Q: What's with the name, "RailWalker"? What's that mean??
A: What do you think it means? It's one of the many names Brick's real-life counterpart was tagged with, and I liked it enough to use it as a title. Seems to me to imply a whole raft of meanings; his walking the rails of the subway as a graffiti artist, his walking the line between life and death, between this world and the next, between sanity and madness, between the world of the Crows and the world of human beings. That's a start, anyway. There's more to it than that, but you can work the rest out for yourself. In fact, I think it would be not only presumptuous, but foolish, for me to try to be definitive about what "RailWalker" means precisely. If it's any good as a poetic allusion, it will have all sorts of resonances for all sorts of people, possibly some for you that it doesn't have for me, and vice versa.
Q: So Brick really exists?
A: In a sense. yes. The character is based on someone I know. But the Brick of RailWalker is no more the real person I based him on than Sherlock Holmes was really Dr. Joseph Bell (One of Conan Doyle's teachers at Edinburgh College). The real-life individual is no more than a jumping-off point for the creation of a fictional character.
Q: I thought maybe Brick was really a version of Duncan?
A: That too. Look, any artist or writer puts a certain amount of themselves into any character they create. It would be foolish to deny that Brick sometimes speaks for me. But he also speaks sometimes for his real-life counterpart, and sometimes for himself and no-one else. Any writer will tell you that once you start writing, characters have a tendency to develop their own personalities and agendas, quite independent of their creator's conscious intentions. That's certainly true of Brick.
Q: What's with the whole Graffiti thing anyway?
A: Years ago, when I lived in New York City, I wrote graffiti (tho what we did was a form of art, we referred to ourselves as graffiti writers, not graffiti artists), and so did the original model for Brick. The Brick of the stories naturally followed suit - he was a writer in his younger years, and tho he doesn't put up much these days, eventually you will see some of the stories from his earlier life, when he was more active tagging and putting up. And by the way, don't bother to write to me if you're going to rant at me about graffiti being vandalism. Sure, some guys tag for spite and to destroy, but the serious writers are true artists, and creators, not destroyers. Get over it.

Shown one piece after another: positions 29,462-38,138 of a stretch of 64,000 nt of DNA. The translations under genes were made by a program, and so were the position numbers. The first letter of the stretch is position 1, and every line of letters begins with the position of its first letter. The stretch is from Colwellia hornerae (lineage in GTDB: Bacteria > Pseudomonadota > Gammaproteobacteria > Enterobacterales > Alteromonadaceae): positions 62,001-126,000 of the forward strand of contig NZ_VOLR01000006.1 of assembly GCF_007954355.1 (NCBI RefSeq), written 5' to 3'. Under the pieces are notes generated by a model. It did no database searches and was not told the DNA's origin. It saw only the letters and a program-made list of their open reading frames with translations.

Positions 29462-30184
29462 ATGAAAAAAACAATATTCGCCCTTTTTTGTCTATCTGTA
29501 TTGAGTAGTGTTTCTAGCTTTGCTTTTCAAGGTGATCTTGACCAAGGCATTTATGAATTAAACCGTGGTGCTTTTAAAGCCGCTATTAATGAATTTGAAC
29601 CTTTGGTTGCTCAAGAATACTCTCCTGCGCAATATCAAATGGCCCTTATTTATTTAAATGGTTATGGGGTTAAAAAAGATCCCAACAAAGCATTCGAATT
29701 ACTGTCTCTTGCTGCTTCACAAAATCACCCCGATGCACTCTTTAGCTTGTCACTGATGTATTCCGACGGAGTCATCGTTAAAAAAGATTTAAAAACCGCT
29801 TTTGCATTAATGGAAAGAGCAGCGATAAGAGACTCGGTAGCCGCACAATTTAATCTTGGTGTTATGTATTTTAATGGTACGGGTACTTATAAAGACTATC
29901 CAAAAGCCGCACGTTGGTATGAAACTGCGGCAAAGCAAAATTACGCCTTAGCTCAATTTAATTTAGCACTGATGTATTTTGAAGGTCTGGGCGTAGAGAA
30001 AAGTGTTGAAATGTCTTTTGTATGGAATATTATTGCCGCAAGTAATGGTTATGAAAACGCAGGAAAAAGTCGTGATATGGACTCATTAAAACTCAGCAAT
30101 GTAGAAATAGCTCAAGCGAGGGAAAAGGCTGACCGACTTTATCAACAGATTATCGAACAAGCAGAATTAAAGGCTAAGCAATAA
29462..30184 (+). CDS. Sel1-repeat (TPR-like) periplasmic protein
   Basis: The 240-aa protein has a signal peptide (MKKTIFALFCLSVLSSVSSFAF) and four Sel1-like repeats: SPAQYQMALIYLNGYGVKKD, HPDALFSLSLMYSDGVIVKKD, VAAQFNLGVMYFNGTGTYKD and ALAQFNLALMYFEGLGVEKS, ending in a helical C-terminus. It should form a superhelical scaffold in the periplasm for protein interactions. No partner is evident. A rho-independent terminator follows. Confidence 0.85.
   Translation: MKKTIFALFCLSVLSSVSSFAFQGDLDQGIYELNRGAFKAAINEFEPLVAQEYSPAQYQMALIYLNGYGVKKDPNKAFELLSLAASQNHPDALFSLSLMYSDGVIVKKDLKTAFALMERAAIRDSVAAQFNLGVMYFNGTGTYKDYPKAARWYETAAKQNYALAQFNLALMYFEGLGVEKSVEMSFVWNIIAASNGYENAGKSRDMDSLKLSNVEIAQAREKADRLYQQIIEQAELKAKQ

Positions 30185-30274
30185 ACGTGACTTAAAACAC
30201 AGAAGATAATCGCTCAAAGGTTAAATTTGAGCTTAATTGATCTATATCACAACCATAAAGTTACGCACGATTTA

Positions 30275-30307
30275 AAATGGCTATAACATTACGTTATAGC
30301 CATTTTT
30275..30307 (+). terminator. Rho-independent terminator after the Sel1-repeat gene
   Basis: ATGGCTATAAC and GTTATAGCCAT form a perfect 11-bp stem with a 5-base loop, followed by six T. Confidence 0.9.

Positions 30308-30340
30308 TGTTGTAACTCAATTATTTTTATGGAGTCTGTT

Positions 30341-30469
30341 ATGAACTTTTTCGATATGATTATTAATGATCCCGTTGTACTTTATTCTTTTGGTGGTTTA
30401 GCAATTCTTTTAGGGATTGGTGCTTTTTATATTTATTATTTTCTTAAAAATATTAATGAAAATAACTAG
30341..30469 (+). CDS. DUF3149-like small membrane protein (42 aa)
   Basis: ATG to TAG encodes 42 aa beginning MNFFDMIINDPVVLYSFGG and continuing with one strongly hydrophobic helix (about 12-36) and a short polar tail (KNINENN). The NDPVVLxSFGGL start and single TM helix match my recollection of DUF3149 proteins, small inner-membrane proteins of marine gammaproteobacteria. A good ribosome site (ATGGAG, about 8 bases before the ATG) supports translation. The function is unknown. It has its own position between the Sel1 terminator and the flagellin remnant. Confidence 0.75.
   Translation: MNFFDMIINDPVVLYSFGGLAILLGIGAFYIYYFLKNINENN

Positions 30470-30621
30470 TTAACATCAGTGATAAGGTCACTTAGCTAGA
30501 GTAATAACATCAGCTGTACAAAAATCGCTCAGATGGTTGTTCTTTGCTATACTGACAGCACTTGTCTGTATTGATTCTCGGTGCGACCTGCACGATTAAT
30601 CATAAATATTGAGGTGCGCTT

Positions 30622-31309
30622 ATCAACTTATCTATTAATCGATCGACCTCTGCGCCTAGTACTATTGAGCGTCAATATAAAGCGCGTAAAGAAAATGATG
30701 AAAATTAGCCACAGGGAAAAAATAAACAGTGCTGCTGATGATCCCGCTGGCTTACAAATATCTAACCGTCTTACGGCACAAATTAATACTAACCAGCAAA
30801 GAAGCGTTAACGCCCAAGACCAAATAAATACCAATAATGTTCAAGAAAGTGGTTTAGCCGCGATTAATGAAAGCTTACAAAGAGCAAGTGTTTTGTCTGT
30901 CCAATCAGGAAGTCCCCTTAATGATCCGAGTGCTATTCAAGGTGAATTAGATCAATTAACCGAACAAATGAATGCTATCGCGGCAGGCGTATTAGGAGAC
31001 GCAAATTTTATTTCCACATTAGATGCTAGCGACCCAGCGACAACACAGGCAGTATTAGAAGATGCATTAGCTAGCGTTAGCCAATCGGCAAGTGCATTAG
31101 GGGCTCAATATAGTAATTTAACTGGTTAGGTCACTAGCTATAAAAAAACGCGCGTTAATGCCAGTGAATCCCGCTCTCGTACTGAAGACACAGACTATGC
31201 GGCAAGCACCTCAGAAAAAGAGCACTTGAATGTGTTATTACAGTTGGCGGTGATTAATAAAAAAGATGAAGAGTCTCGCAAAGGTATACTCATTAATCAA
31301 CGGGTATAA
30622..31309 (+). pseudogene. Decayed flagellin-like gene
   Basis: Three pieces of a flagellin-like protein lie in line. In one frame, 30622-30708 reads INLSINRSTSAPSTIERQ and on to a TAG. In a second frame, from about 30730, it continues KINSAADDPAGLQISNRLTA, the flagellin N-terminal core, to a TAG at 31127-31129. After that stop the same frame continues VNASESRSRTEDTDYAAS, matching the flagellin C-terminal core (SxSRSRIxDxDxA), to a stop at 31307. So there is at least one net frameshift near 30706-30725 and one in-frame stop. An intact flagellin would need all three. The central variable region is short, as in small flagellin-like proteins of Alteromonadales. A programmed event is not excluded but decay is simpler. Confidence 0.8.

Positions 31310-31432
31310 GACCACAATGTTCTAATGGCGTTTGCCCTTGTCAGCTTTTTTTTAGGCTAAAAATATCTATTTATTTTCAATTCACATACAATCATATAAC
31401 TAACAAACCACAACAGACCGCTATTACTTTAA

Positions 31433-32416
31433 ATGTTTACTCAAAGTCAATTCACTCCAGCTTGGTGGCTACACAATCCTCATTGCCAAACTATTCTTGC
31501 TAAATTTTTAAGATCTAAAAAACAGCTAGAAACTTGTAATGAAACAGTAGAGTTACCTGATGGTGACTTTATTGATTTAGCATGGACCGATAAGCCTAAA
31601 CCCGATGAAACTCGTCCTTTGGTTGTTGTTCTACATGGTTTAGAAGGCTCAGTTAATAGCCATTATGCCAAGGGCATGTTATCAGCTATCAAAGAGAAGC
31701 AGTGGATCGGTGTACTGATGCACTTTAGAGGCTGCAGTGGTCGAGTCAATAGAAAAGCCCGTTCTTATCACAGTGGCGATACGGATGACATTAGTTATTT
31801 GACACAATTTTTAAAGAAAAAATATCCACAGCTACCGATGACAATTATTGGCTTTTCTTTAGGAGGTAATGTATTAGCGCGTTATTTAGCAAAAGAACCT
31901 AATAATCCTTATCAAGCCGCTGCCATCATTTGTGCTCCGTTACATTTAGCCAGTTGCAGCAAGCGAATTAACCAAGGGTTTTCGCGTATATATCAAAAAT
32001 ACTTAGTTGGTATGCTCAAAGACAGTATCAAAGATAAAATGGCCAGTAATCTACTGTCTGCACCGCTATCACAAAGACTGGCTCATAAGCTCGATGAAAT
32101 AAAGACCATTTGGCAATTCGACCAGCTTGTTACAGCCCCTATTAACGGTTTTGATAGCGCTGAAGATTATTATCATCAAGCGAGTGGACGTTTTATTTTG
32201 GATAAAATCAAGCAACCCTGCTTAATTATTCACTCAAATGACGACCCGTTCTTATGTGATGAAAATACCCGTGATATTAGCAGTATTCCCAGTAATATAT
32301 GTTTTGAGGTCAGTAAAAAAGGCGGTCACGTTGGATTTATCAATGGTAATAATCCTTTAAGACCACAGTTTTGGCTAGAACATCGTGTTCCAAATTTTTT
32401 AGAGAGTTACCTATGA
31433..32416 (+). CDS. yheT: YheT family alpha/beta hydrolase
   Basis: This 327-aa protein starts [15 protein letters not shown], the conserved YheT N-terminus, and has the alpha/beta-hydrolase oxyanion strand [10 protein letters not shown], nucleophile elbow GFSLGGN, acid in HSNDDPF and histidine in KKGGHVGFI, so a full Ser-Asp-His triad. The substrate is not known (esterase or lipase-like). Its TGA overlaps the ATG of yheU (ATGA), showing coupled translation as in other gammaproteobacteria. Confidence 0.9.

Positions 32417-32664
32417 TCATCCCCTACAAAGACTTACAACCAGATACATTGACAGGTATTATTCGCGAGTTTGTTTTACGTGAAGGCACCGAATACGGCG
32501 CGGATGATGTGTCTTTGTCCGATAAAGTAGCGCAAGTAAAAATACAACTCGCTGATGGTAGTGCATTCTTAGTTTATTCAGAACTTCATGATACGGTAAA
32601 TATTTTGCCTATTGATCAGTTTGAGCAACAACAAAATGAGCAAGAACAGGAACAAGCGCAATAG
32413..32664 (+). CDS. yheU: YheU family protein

Q: What are crows doing in the city? I thought they were country birds?
A: If you have to ask that question, either you've never spent much time in a city, or you weren't paying much attention when you did. Cities in the U.S. - and New York City in particular - are full of crows. They don't get as much notice as pigeons, perhaps, but they're definitely there.
Q: But crows don't really talk...
A: Wanna bet? Crows are some of the most intelligent creatures around. A crow's brain is larger for it's size than any of the other winged dinosaurs we call "birds". Unlike most avian creatures (who tend to be a pretty brainless bunch), they can count, they have a sense of humor, and they even have the ability to grasp certain abstract concepts. Crows have complex social systems - they take care of their elder members, as well as the young, and they even conduct what appear to be funeral ceremonies for their dead. They're survivors, tough and feisty... what other animal is going to play pranks on a wolf, pecking at it's tail, or dropping acorns on it's head? Try talking to a crow sometime - almost guaranteed, they'll talk back. If you don't understand what they're saying, that's not my problem.
Q: How do you do the art?
A: Partly by hand, partly digitally. Most of the drawings are done by hand, scanned, and then tweaked and polished on the computer. They're colored on the computer, and digital typesetting & vector balloons are added. The work is done in CorelDraw, Corel Photopaint, Adobe Photoshop, and occasionally Macromedia Flash.
Q: Will there eventually be another "RailWalker at Rites" series?